A UCSC study looking at the change in the glaciers from 1944 to 2003 noted an expansion of the Mount Shasta glaciers that when published in 2008 was in contrast to most alpine glaciers globally or in the Pacific Northwest. Tulaczyk and Howat (2008) noted that Whitney Glacier had advanced 850 m since 1951 to 2003, but when did retreat begin? There was a period of advance for many Cascade volcanoes glaciers between 1950 and 1980, but retreat after. For example on Mount Baker all of the glaciers advanced during the 1944-1979 period by an average of 480 m (Pelto and Hedulund, 2001). By 2010 Pelto and Brown (2012) observed all were retreating with an average retreat of 370 m. In 2003 all of them all had retreated , but many were in advance of their 1944 position. By 2014 the retreat has exceeded the advance from 1944 on most Mount Baker glaciers, more on this in the next post. This is an important point for Mount Shasta too, Whitney Glacier was advancing in 2003 but had been retreating in the late 1980's and 1990's. Whitney Glacier was further advanced than in 1944, but how short lived was the advance? Here we examine satellite images from 1987 to 2014 to identify recent trends, along with Google Earth imagery of termini of several glaciers and the 1981 USGS observations.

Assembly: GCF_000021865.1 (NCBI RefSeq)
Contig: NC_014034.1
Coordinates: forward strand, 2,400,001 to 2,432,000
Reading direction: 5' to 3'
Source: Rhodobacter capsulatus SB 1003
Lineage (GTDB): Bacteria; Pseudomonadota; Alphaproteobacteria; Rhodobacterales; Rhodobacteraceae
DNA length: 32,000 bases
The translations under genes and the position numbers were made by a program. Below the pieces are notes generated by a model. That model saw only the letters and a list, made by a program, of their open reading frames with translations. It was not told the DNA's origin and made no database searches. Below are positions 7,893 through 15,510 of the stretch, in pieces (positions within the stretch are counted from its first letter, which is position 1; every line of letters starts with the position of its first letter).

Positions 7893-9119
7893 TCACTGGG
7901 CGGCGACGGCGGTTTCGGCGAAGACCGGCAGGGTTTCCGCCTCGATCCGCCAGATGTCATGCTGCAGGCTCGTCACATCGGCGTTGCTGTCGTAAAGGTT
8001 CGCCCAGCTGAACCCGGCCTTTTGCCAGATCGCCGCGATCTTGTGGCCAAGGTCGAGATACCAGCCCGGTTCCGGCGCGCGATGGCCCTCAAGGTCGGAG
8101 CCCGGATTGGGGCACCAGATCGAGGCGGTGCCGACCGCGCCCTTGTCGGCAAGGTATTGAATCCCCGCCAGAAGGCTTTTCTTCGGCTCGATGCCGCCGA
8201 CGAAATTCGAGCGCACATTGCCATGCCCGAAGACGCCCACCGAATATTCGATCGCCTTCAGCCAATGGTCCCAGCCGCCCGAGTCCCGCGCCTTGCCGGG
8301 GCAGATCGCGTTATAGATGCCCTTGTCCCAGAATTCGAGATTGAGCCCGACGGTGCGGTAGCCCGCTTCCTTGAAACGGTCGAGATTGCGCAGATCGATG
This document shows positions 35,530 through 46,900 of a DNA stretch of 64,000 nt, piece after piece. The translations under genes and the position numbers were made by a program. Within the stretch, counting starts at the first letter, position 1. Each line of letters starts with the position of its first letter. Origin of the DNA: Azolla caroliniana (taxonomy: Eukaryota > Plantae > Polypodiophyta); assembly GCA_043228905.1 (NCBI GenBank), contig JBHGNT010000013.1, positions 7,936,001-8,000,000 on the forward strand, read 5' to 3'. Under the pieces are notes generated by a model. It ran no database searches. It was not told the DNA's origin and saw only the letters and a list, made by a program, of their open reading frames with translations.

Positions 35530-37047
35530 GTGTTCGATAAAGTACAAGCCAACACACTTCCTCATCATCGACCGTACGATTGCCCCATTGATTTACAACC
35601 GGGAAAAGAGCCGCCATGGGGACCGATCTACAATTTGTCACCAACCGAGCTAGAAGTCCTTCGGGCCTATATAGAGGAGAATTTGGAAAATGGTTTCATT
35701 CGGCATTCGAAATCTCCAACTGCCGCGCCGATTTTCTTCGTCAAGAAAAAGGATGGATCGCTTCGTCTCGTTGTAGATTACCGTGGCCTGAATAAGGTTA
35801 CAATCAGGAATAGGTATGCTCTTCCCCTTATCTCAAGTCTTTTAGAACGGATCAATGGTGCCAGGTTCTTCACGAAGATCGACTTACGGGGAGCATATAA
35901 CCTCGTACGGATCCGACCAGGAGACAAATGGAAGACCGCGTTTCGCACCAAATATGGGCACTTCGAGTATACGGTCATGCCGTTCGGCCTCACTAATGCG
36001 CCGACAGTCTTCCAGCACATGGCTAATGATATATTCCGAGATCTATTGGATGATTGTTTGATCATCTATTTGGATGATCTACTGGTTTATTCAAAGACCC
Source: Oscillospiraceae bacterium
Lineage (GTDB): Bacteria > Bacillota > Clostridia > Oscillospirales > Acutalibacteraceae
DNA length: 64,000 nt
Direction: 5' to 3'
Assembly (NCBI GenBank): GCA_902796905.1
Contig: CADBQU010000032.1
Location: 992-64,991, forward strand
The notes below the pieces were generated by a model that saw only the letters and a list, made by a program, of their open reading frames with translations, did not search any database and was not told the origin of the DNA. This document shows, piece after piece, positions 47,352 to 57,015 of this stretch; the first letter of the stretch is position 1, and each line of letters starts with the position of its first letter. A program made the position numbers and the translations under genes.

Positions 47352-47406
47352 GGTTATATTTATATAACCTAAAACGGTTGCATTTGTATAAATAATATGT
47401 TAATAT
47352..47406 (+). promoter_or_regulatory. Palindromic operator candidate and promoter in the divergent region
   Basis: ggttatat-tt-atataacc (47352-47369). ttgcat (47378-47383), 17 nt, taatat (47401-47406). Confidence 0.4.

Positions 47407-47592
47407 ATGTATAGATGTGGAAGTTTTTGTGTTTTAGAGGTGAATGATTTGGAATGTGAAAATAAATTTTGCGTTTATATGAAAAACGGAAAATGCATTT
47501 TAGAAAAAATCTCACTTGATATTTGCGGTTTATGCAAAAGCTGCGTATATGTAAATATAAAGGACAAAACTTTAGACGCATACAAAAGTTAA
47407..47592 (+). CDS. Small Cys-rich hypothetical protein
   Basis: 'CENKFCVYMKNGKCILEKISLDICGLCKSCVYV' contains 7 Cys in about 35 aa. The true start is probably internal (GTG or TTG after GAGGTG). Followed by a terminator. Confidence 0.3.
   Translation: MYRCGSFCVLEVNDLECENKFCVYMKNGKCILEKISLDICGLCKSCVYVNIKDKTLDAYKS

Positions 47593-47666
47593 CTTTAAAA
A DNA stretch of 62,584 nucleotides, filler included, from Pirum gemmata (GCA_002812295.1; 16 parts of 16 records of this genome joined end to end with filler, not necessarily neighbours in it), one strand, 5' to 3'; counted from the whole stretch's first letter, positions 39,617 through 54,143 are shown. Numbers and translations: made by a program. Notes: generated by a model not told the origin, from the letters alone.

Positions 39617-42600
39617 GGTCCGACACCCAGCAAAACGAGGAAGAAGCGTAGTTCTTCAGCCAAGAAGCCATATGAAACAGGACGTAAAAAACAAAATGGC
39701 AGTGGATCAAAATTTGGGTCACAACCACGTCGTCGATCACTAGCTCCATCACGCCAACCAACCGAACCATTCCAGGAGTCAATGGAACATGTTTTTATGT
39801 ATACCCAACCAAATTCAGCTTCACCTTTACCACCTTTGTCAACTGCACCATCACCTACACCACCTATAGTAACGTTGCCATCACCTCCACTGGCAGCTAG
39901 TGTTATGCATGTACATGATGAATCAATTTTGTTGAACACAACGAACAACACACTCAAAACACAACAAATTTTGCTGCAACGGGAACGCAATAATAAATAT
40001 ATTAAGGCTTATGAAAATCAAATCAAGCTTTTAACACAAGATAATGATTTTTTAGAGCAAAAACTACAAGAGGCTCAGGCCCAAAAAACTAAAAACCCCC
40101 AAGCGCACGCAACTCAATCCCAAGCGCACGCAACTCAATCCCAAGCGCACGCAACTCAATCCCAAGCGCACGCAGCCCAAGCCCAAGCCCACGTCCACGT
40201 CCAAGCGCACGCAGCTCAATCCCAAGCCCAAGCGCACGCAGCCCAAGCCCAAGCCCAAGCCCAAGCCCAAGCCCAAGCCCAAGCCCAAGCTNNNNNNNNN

Categories: Glacier Observations; california glacier retreat; mount shasta glacier retreat; shasta glacier melt; whitney galcier retreat;

Geo 730: September 30, Day 638: Cobble Beach

Outside the Interzone | 30 September, 2014
I've already covered Yaquina Head to an extent in this series (See The Index, and scroll down to Yaquina Head, at the bottom), so for this segment of this particular trip back in July, I had intended to focus pretty much exclusively on observations and features I haven't discussed and shown earlier. However, in yesterday's post, I mentioned the cobble beach here, so I decided I should show a companion photo to illustrate my point.
Categories: Earth; Geo 730; Geology; Oregon;

Mars Orbiter Mission: Anaglyph Mars

Red Planet Report | 30 September, 2014
Red/blue anaglyph instructions at the image link. For flight updates and info, see also the main mission page....
Categories: Reports; Indian Space Research Organization; ISRO; Mars Color Camera; Mars Orbiter Mission; MOM;

Solite Excavation: Day 8

Day 8 of the excavation at Solite treated us to a number of Tanytrachelos specimens in varying conditions of preservation. In my opinion, the most interestingly preserved Tany. was the one above. The vertebrae of the tail are lying on their sides ...
Categories: Paleobotany; Solite Quarry; Vertebrate Paleontology; Triassic;

More LightSail Day-in-the-Life Multimedia, and a Community Image Processing Challenge

Planetary Society Weblog | 30 September, 2014
We have more multimedia from LightSail's day-in-the-life test, as well as a request for some community image processing help....
Categories: None

Making Sense of Climate Science Denial MOOC

Dr. Keah Schuenemann's Blog | 30 September, 2014